I'm having an issue with zsh/oh-my-zsh with my custom PS1 prompt (that I brought across from bash).

When I use the built-in zsh/oh-my-zsh prompt and tab for auto-completion, this works as expected.

When I use my own PS1 prompt, the whole input area moves across about 8 spaces and stays there until I send a break/new line.


I typed in vim a and tabbed

Built in theme, robbyrussell with default prompt:

Built in theme, *robbyrussell* with default prompt:

Same theme, custom PS1 prompt:

Same theme, custom PS1 prompt:

PS1 string and variable definitions in .zshrc:

# Monokai colours

export PS1='${PINK}andrew${D}@${ORANGE}macbook${D}:%~$ '

As a test, I tried my prompt without the colour variables and it does work


It seems that the ANSI codes are messing with your terminal, possibly due to some interactions with the other contents of PS1 or because you do not reset to default.

Luckily, in zsh there is no need to use ANSI escape codes. You can use %F{color} and %K{color} to set foreground and background colors respectively and %f and %k to reset default values (See the Zsh Manual for more information)

Either of these should do the trick:

PS1='%5Fandrew%f@%3Fmacbook%f:%~$ '
PS1='%F{5}andrew%f@%F{3}macbook%f:%~$ '
PS1='%F{magenta}andrew%f@%F{yellow}macbook%f:%~$ '

I used %f instead of %7F or %F{white}, assuming you really wanted to just disable coloring in that place (hence naming the variable D instead of WHITE). If you want to use %F{white} instead, you should put a %f at the end of PS1.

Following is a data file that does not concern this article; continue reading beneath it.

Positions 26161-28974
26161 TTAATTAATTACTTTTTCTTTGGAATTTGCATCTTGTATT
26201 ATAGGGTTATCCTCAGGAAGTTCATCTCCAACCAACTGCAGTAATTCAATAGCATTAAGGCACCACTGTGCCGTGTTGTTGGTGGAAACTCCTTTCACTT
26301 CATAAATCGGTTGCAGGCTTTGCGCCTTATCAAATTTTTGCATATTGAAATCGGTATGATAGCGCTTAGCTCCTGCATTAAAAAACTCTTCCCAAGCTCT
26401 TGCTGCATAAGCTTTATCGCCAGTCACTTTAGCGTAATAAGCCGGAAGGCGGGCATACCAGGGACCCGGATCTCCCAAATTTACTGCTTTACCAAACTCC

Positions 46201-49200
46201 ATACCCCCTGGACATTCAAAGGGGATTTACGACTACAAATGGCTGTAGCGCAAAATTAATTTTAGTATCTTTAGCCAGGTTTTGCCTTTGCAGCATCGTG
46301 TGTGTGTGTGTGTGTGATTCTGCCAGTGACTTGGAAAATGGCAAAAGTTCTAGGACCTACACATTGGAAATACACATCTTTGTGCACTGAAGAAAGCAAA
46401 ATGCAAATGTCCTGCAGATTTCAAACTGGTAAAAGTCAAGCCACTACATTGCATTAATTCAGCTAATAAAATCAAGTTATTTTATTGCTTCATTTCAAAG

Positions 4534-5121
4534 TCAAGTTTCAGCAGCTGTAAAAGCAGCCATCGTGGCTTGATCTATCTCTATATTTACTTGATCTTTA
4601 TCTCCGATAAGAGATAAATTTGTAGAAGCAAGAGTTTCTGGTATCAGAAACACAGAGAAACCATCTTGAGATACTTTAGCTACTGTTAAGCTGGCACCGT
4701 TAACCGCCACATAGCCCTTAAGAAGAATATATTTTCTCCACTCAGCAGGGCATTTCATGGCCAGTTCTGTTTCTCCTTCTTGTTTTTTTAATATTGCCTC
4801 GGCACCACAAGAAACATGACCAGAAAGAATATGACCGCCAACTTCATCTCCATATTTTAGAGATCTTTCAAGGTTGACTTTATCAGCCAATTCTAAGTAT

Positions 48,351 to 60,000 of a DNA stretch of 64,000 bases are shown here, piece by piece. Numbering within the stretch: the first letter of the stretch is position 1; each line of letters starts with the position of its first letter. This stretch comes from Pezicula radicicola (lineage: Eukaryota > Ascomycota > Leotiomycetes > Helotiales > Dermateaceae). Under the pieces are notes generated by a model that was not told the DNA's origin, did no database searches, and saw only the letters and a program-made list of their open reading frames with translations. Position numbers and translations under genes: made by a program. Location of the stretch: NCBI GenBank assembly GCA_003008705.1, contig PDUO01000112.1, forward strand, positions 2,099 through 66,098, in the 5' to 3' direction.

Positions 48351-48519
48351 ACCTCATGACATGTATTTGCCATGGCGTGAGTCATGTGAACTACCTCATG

If you use a 88-color or 256-color terminal, you can even use these the indices of these colors. For example %F{221} would get you a dark yellow.

Also note, that it is usually unnecessary to export PS1 in zsh - or bash for that matter.

  • Thank you very much @Adaephon! This definitively solves the issue, and @mpy's answer below tells me why. Also thanks for the tip about 256 - I am running xterm-256, so that's fantastic! Apr 7 '15 at 9:41

The clean solution was given by @Adaephon's answer, which I definitively recommend. However, I want to give you the cause of your troubles, too:

The problems are resulting because zsh counts the escape codes to the length of the prompt. This is wrong, because these codes are processed by the terminal emulator and are not displayed and results in the offset when the prompt is partially redrawn.

But for that case a special syntax can be used in the prompt strings. Quoted from man zshmisc:

%{...%} Include a string as a literal escape sequence. The string within the braces should not change the cursor position. Brace pairs can nest.

So, in your example you would end up with

PS1='%{${PINK}%}andrew%{${D}%}@%{${ORANGE}%}macbook%{${D}%}:%~$ '

which looks ugly and is hard to read, but works as expected.

Finally also a remark: If you use PS1='...' (single quotes) you need the option PROMPTSUBST activated, so that your color escape codes get replaces every time the prompt is displayed. If you use PS1="..." (double quotes), the escape codes get replaced once when defining PS1. The latter is not dynamic, but is enough in your specific case.

  • Thanks @mpy - that makes sense. So each escalate character is counted as an additional character when rebuilding the shell post-tab? Simple - thanks again! Apr 7 '15 at 9:40

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